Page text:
Progress for Tomorrow

HIV/AIDS Lecturer Advocates for Safe Injection Sites

  • Concordia University Community Lecture Series on HIV/AIDS Poster. Jason Milan

“Quebec has been, for many years, a beacon of progressive values,” said Dr. M-J Milloy, epidemiologist from the University of British Columbia.

This statement comes from a time of reflection during his undergrad at McGill, when he saw Quebec as a province that was open to new ideas, eager to embrace new methods of tackling not-so-new issues.

In particular, Milloy focuses his work on one issue that, anecdotally, some say links to Quebec right from its beginning: HIV/AIDS.

He will be returning to Montreal on March 10 to share how he thinks Quebec’s progressive nature can help set a new precedent for HIV/AIDS prevention at an upcoming installment of Concordia’s HIV/AIDS Public Lecture Series.

The Quebec connection stems from the myth of patient zero, a man named Gaëtan Dugas who—it was speculated—first brought the HIV virus into North America during the early 1980s. He was a flight attendant from Quebec City.

In 1984, a Centers for Disease Control and Prevention study published in the American Journal of Medicine explored the origins of HIV in North America, tracing reported cases of the virus back to Dugas. The theory was that Dugas, who was painted as a sexually promiscuous gay man, brought the virus back with him from Africa and subsequently spread it in illicit underground gay bars and bathhouses.

HIV, short for human immunodeficiency virus, weakens the immune system and can develop into the AIDS after an incubation period, if left untreated. The median incubation period, according to the University of California San Francisco, is estimated at about ten years. The disease, acquired immunodeficiency syndrome or AIDS, will then destroy its host’s immune system.

“That host is us,” explained Milloy. Even more direly, he elaborated “the AIDS disease leads to death in 100 per cent of cases.” Since its discovery in 1981 it has been the cause of death for more than 30 million people globally.

The origin of HIV/AIDS in North America has since been disputed—the patient zero theory was dismissed in 2007, as the Proceedings of the National Academy of Sciences published a hypothesis that claimed that the genetic origin of the virus in North America was transmitted from Africa to Haiti in 1966, and then to the U.S. in 1969. What is not disputed is its prominence.

“The tremendous burden of disease is really being borne in Sub-Saharan Africa,” Milloy said. “The death and disruption of AIDS is threatening the stability of their nations. It is obviously different here. What we have in Canada is an epidemic that is really concentrated among particular groups.”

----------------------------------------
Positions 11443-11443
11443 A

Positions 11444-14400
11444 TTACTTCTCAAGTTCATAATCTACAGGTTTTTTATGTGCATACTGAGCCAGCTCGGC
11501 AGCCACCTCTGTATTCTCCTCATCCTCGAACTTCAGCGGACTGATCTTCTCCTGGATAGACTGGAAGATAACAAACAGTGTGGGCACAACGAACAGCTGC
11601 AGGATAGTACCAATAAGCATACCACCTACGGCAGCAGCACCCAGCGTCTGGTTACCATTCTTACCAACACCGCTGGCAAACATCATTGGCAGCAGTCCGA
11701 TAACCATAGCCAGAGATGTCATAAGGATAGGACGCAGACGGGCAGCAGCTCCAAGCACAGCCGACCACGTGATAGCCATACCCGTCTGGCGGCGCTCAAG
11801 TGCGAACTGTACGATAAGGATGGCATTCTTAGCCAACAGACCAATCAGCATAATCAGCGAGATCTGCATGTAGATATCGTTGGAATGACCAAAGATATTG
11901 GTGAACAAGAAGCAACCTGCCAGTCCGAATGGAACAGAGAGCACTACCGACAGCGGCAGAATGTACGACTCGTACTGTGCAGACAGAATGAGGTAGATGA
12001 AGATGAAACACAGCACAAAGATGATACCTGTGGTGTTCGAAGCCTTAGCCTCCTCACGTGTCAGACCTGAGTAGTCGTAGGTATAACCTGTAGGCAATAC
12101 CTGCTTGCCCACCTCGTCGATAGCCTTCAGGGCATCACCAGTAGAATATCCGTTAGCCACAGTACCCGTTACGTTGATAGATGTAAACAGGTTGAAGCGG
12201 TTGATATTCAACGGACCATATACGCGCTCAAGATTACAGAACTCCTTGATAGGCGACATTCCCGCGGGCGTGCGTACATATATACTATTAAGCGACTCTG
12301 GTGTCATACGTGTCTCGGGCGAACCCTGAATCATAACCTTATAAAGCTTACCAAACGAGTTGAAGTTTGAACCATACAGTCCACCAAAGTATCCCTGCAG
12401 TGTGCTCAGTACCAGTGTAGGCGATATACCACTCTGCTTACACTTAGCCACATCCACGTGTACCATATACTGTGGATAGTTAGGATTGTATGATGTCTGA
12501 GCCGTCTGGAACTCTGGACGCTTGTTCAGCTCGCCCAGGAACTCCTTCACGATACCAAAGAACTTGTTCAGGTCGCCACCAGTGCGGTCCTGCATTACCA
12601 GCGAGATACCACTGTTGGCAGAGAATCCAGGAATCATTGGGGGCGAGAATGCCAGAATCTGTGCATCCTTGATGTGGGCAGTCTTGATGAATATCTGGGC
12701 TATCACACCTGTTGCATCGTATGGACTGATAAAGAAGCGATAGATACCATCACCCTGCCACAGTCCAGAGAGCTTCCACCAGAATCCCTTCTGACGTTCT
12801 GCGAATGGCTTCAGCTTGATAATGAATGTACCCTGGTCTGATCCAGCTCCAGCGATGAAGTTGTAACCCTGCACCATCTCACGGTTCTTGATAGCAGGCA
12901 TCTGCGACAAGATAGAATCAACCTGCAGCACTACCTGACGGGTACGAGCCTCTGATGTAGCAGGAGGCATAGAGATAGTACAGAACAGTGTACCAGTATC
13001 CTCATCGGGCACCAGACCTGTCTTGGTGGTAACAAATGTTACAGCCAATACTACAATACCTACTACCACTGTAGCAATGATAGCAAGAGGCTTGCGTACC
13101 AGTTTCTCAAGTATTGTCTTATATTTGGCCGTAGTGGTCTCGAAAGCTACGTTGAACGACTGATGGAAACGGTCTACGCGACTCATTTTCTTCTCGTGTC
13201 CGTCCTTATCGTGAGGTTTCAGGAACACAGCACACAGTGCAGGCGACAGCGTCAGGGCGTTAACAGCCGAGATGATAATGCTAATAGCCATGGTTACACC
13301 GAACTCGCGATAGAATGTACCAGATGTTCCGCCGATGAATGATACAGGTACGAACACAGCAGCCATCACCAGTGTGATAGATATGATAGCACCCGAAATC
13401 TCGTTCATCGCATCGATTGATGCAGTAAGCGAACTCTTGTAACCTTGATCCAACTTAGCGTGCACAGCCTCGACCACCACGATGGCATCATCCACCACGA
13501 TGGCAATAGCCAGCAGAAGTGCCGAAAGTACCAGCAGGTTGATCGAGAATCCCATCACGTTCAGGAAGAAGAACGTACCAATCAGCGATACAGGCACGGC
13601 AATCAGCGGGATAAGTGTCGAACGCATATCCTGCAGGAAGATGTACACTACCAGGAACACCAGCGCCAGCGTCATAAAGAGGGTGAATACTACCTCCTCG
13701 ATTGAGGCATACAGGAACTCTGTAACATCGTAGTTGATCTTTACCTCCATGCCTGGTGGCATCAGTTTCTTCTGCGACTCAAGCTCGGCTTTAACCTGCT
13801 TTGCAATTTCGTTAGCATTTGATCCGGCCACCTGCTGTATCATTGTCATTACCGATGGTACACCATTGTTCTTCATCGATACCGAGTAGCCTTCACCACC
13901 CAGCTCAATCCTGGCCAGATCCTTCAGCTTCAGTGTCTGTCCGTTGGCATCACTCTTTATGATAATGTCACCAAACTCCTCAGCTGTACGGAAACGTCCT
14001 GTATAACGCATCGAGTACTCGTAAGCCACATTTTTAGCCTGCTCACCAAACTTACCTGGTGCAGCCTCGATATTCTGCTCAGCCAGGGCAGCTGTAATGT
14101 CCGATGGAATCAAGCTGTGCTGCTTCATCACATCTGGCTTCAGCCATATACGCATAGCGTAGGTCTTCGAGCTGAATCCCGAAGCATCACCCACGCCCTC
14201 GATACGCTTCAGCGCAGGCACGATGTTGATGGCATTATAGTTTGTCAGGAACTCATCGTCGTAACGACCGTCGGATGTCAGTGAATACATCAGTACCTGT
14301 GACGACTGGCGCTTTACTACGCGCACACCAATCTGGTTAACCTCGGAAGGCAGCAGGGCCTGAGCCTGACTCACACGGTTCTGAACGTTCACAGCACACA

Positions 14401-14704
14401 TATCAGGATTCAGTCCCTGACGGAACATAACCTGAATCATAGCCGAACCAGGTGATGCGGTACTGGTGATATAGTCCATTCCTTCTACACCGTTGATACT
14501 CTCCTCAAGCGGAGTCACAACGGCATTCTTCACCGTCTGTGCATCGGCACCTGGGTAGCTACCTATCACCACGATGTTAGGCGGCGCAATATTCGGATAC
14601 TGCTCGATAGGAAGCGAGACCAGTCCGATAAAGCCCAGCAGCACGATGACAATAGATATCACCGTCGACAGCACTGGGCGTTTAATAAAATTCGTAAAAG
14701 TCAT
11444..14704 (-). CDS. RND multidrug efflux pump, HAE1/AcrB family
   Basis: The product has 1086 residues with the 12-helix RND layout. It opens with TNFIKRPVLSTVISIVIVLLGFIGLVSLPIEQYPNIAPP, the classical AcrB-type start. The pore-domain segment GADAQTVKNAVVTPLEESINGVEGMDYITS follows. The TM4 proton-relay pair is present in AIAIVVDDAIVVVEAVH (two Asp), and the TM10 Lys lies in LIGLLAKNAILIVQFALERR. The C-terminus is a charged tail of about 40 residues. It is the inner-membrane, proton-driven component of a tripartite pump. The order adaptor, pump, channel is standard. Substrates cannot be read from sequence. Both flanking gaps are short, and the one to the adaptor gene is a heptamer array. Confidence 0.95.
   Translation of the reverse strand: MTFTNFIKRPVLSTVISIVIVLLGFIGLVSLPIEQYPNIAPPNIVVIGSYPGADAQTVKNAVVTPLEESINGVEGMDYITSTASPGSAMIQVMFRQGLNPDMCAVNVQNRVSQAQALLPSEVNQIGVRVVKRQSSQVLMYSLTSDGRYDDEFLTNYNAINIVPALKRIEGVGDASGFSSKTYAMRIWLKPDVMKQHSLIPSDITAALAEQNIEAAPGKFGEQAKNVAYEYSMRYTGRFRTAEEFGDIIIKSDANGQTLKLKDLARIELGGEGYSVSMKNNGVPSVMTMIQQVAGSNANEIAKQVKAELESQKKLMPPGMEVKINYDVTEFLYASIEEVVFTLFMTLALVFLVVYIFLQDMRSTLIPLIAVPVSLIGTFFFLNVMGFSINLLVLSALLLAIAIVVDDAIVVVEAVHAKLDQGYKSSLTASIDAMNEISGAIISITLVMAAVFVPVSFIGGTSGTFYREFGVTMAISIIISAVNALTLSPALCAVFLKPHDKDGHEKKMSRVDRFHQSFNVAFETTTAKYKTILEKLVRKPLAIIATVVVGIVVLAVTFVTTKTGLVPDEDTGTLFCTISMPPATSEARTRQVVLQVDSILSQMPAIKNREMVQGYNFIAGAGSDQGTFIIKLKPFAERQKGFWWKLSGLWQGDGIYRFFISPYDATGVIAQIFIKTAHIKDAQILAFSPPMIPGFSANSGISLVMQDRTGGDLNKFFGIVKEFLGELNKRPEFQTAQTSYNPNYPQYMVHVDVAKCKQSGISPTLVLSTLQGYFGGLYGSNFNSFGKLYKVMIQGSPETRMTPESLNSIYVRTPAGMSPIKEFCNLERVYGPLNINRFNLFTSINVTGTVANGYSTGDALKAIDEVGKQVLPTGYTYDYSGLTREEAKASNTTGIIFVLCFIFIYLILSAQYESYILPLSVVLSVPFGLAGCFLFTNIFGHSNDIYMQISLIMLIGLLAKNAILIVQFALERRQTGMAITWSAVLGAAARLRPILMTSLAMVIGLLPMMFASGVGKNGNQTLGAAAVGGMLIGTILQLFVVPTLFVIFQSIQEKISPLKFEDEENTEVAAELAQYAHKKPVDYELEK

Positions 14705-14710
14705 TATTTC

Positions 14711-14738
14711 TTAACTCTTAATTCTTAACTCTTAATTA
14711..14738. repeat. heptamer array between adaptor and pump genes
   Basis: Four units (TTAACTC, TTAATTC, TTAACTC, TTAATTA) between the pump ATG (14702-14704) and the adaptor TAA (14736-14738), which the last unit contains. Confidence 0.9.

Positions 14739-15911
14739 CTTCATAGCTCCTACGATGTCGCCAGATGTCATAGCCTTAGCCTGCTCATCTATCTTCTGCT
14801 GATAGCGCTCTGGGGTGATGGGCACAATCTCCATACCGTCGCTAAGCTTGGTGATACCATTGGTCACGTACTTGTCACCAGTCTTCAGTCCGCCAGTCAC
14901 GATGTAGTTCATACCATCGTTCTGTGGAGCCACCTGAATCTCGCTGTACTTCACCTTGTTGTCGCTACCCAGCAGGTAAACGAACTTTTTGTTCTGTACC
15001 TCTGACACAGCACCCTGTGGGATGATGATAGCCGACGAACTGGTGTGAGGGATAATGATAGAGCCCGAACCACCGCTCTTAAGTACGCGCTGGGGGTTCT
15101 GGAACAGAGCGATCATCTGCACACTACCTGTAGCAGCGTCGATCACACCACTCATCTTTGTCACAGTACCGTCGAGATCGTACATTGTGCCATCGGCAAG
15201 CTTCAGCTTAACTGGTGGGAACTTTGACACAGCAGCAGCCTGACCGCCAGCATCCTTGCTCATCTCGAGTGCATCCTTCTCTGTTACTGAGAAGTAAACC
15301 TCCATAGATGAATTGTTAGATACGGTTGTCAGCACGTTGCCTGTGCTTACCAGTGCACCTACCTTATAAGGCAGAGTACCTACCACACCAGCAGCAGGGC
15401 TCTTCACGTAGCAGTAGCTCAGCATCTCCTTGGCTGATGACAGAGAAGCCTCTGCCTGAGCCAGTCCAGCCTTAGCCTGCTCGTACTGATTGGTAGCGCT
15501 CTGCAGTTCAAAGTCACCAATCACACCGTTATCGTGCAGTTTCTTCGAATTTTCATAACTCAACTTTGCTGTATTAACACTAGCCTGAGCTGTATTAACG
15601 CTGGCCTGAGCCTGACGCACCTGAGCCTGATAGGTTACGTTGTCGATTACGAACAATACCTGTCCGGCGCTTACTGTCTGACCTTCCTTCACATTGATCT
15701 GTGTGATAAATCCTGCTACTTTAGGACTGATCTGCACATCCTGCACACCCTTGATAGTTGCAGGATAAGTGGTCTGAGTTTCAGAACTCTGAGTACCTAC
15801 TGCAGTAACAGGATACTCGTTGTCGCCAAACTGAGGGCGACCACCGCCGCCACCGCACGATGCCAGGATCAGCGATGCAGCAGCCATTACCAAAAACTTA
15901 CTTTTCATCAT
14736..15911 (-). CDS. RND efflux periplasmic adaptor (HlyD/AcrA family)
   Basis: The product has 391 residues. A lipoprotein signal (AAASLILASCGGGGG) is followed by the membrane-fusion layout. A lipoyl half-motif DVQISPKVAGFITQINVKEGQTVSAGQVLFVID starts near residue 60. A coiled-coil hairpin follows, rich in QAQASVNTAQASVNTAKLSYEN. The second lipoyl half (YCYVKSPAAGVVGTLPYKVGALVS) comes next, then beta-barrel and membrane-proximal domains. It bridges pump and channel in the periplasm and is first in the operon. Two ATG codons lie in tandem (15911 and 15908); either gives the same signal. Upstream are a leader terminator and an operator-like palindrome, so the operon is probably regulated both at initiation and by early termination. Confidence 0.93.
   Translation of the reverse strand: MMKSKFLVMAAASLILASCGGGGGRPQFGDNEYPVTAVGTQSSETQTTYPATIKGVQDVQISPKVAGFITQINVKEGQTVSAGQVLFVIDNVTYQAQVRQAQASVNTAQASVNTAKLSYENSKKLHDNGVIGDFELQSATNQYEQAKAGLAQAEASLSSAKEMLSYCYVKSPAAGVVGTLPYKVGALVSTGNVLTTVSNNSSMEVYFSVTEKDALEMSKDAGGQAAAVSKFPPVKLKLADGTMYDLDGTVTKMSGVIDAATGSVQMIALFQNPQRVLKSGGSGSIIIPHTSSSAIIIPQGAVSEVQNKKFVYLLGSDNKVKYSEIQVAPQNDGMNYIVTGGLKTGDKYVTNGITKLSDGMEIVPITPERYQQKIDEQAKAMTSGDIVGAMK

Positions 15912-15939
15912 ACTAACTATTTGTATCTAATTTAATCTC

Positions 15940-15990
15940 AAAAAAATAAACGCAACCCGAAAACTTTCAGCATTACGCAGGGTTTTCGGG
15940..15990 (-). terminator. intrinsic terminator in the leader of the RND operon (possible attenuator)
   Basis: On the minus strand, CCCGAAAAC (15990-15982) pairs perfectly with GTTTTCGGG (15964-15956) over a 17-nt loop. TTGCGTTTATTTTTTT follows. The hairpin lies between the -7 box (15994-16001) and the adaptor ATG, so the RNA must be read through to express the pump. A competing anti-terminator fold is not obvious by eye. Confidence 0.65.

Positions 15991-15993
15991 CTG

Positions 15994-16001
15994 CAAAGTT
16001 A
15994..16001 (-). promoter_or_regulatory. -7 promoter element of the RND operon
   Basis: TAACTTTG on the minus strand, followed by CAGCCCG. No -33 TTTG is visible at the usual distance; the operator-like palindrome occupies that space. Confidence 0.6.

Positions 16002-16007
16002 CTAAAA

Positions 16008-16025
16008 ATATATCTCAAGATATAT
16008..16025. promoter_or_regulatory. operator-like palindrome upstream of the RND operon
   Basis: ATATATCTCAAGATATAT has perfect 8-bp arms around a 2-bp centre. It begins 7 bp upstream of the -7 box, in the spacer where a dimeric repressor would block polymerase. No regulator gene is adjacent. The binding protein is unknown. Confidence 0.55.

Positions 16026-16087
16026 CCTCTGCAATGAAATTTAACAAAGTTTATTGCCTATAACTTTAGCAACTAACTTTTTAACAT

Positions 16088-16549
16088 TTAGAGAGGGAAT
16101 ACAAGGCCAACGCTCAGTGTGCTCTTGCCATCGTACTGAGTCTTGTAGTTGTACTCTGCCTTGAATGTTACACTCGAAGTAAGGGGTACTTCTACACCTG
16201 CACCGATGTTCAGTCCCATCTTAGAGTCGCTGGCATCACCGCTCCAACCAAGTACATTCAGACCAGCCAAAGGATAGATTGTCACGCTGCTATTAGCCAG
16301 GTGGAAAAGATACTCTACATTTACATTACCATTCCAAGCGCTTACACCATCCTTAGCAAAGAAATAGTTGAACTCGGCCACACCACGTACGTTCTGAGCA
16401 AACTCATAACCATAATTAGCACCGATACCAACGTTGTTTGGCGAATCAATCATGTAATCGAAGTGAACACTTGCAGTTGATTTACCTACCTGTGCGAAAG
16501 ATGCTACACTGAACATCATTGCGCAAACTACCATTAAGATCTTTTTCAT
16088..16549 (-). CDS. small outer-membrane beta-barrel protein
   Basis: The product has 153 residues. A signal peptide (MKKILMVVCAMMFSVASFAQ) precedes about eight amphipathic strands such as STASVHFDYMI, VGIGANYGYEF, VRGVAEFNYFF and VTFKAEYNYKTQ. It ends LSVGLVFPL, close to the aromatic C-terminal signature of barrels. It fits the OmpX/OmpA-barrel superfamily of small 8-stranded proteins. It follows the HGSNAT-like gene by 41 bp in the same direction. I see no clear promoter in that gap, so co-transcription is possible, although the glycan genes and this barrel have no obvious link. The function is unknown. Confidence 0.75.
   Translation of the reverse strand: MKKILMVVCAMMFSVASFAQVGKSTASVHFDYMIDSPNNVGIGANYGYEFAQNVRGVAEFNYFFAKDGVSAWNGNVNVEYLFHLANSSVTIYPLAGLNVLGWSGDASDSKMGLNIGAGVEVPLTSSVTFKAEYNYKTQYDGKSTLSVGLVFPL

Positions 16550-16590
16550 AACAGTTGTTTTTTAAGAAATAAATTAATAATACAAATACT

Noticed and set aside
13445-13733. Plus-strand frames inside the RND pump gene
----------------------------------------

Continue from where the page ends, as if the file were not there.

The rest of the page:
These groups, Milloy elaborated, include some of our most vulnerable, including injection-drug users, as the virus is spread through bodily fluids. In this case, blood.

“At particular risk are … [those] who are unable to access sterile, clean injection equipment and who may be sharing that injection equipment,” he said. Safe injection sites became a lot trickier to obtain under the Conservative federal government, said Milloy, who is an advocate of harm-reduction programs and safe injection sites.

The Respect for Communities Act, or Bill C-2, is an amendment to the Controlled Drugs and Substances Act passed in the summer of 2015. The law states that a separate exemption must be created for activities involving the use of substances that were obtained illegally. In practice, this makes it increasingly difficult to implement harm reduction programs and open safe-injection facilities, such as Vancouver’s Insite.

Another group affected by this law are the indigenous communities of Canada. According to the Public Health Agency of Canada, the individuals living with HIV/AIDS in Aboriginal communities make up 8.9 per cent of the total number of Canadians with HIV. This is despite the fact that indigenous people only make up 4.3 per cent of the population. The agency also reports that injection drug use remains the leading cause of the virus for indigenous carriers.

Safe injection sites, Milloy argues, would show significant positive results, ideally curbing the spread of HIV.

Milloy sees the Montreal audience as one who can embrace these controversial, yet data-driven concepts that will better their society. Looking back at Quebec as an early-adopter of gay marriage, he says, “I think Montreal now has a chance to do things like that again, in terms of providing safe injection sites for its citizens.”

Correction: In a previous iteration of this story, it incorrectly stated that Dr. Milloy’s talk is March 20 when it is March 10. The Link regrets the error.

By commenting on this page you agree to the terms of our Comments Policy.